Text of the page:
Garth Stein is a better driver than you. Really. In 2003, he won the SCCA Northwest points championship in his Spec Miata before a crash while driving in the rain, no less, ended those Senna dreams. The novel that sprang from those experiences is a lot like his little Miata: a bit cutesy on the outside but equipped with such a perfect balance of heart and engineering that you can’t help but go back for more. Maybe that’s why it’s been on the New York Times best-seller list for over 120 weeks and Patrick Dempsey, more race car driver than actor now, has picked it up for the big screen.
Reuters reports that GM Europe President Nick Reilly is retiring just as his successor predicts a slowdown the European auto market in the turmoil of the Euro crisis. Replacing Reilly is Opel’s CEO, Karl-Friedrich Stracke, who just last week told Automotive News [sub]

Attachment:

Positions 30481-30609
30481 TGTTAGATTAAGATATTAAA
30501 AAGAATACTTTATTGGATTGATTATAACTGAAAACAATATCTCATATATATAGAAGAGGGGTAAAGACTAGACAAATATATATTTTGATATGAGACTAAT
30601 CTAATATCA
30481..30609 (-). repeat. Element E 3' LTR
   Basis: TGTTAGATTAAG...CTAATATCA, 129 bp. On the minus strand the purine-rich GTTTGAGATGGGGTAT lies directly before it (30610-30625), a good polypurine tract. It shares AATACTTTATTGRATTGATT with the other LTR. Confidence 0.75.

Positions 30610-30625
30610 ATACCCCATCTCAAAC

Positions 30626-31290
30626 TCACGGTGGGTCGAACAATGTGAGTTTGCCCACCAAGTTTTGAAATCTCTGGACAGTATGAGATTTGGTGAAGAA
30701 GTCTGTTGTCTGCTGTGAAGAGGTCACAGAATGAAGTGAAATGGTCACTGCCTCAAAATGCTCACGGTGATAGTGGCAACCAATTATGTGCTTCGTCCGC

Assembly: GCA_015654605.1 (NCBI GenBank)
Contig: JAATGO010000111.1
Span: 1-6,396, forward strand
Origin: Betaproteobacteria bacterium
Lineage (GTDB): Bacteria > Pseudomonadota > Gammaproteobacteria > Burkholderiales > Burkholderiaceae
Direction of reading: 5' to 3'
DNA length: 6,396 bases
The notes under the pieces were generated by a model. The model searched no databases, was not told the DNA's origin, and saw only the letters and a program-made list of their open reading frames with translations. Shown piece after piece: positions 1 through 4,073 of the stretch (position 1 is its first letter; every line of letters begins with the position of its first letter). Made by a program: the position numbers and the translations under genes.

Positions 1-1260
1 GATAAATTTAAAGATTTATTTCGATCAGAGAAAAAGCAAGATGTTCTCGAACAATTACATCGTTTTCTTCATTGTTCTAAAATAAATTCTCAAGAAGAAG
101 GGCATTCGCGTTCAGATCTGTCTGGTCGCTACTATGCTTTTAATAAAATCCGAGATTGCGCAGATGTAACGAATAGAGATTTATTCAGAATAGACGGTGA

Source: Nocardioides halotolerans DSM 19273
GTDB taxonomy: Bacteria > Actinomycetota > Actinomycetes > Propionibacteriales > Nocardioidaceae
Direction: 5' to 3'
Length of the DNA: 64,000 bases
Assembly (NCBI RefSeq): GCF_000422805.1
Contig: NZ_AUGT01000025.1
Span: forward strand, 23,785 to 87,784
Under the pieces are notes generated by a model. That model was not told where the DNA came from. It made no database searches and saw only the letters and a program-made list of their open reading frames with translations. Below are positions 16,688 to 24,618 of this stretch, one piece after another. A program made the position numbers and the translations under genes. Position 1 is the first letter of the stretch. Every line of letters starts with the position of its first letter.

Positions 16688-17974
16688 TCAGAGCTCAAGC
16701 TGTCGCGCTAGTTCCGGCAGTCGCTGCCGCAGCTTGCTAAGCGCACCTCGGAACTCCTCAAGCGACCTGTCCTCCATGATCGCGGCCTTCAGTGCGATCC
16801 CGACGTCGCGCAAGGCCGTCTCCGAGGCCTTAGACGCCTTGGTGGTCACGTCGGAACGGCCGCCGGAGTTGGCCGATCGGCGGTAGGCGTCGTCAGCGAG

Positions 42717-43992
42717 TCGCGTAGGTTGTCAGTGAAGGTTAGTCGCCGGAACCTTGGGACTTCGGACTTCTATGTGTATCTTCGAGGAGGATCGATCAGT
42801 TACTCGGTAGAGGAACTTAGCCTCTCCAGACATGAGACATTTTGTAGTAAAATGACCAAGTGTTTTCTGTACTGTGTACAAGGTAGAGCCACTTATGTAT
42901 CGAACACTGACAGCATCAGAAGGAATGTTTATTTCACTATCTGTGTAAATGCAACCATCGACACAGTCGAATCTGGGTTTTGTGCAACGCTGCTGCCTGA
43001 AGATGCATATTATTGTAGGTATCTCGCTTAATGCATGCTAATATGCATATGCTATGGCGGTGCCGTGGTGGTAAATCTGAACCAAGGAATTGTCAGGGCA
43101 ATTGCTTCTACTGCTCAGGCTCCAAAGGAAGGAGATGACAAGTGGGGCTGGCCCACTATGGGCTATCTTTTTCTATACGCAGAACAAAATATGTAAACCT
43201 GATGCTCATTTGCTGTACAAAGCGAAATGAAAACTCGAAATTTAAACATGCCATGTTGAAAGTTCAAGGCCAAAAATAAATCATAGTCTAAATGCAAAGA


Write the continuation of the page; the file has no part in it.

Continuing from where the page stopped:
We expect that the automobile market in Europe will experience a painful cooling, and we expect a significant shrinking of the market.
And as if slow sales projections weren’t bad enough, Opel also faces a tough union boss in Klaus Franz, who is pushing for ever more production or not just Opels but Chevies as well, in the Euro zone according to AN [sub]. But despite the challenges facing Stracke, he’s still got a song in his heart… in the tune of GT. Though GM has no lightweight rear-drive platform to draw on, and in spite of all the gathering storm clouds, Stracke tells Auto Motor und Sport that
I can well imagine a car like the Manta, but with new technology and a new design. I could also very well imagine a proper Opel GT which recalls our classic model of 1968.
Ludicrous teasing? Possibly. An understandable escape from the depressing reality of mid-debt-crisis Europe? Definitely. I mean, what would you rather imagine, a cascading collapse of confidence in sovereign debt, or the scenario depicted above? Yeah, that’s what we thought…